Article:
Causal Inference for Policymaking

I just submitted an extended abstract of an upcoming paper to a conference that will discuss new analytical tools and techniques for policymaking. The abstract contains a brief discussion about the importance of causal inference for taking informed policy decisions. And I would like to share these thoughts here.

Causal inference lies at the heart of policy-making, since every policy measure aims at actively manipulating certain economic variables in order to achieve a desired goal. To make an informed decision about which measures to implement, policy makers need to have knowledge about the likely impact of their actions. Newly emerging approaches in machine learning and predictive analytics are inherently inadequate to supply this kind of knowledge though, as they remain purely correlation-based and are thus not able to address causal questions.

Based on the seminal work by Judea Pearl (2000), the literature on causal inference in computer science and artificial intelligence (AI) has developed unique tools to tackle causal prediction problems, which go well beyond the standard approaches in econometrics. Areas in which this literature has made important contributions are as diverse as:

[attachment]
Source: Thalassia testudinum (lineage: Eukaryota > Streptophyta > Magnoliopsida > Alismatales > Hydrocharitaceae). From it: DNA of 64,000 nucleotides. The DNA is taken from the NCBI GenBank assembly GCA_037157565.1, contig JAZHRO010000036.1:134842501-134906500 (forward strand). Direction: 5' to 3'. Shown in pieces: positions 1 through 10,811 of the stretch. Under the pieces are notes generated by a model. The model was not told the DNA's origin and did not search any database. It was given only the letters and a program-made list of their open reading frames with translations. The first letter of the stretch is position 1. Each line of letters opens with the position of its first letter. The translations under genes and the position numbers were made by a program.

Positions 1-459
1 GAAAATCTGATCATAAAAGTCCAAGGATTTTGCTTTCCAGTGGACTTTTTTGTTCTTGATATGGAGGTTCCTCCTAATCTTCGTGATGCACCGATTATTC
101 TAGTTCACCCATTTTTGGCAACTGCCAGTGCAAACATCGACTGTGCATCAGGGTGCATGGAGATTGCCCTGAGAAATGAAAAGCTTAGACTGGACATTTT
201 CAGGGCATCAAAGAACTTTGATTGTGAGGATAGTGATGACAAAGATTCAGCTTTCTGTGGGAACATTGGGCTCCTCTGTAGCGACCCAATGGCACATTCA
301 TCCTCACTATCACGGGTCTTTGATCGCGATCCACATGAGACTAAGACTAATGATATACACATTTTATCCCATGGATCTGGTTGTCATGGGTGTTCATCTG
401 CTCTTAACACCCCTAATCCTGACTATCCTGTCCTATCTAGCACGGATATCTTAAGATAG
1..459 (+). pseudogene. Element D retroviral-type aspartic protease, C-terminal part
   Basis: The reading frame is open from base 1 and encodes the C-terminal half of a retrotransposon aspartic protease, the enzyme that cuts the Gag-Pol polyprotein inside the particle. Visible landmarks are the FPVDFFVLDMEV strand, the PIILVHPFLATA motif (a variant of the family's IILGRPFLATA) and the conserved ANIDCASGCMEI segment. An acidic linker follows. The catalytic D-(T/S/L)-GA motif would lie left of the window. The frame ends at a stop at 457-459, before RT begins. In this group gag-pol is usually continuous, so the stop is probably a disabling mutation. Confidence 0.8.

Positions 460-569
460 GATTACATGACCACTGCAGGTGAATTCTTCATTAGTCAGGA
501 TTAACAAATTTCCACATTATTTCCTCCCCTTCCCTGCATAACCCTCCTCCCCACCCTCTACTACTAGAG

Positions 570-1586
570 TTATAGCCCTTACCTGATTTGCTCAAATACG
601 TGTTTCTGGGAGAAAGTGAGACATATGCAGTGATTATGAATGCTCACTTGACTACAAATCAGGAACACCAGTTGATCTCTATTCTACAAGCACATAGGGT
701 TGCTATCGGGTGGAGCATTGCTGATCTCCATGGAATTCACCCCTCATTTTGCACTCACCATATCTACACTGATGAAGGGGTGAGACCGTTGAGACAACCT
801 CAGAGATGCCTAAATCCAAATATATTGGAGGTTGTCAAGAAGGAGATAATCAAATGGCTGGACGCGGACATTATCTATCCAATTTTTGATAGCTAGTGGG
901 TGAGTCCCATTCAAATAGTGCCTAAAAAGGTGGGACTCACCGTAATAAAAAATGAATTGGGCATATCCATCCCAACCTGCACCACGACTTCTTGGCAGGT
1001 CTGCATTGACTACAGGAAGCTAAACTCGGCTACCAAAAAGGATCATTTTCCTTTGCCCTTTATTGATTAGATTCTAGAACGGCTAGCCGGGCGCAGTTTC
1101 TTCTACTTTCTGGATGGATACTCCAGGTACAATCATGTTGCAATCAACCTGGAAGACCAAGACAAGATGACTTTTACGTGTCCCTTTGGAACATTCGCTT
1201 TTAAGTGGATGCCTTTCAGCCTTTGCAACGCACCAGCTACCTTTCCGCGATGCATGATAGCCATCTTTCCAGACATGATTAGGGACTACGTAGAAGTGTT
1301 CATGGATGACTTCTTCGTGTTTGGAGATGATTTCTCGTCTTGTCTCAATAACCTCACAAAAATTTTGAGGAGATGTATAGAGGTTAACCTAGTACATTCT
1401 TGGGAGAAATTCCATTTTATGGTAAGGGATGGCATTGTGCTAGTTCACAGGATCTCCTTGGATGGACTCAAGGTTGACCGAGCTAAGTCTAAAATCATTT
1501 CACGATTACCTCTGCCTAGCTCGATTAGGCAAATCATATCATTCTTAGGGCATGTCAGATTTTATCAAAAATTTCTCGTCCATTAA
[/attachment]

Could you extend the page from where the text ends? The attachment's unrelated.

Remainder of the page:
1. Estimating causal effects with observational data
  2. Learning from surrogate experiments (“encouragement designs”)
  3. Dealing with selection bias
  4. External validity of policy experiments
  5. Transporting experimental results across heterogeneous populations

This paper synthesizes recent advances in the field of causal AI and gives an overview of how these techniques add to the existing econometric toolbox. We show how—in particular combined with the large data sets that are increasingly becoming available—these approaches provide entirely new avenues for policy research. Since other disciplines, such as epidemiology, sociology, and political science, were much quicker than economics in adopting these tools, our hope is that our paper will contribute to a catching up in this direction.


Pearl, J. (2000): Causality: Models, Reasoning, and Inference, New York, United States, NY: Cambridge University Press.

Different stages of empirical research

Eventually, the job market stress comes to an end. So I thought I could start into the blogging year with a bit of humor. During the last couple of weeks I flew out to both economics and more management-oriented departments. That’s were the inspiration for this little comic came from.

state_of_empirical_cropped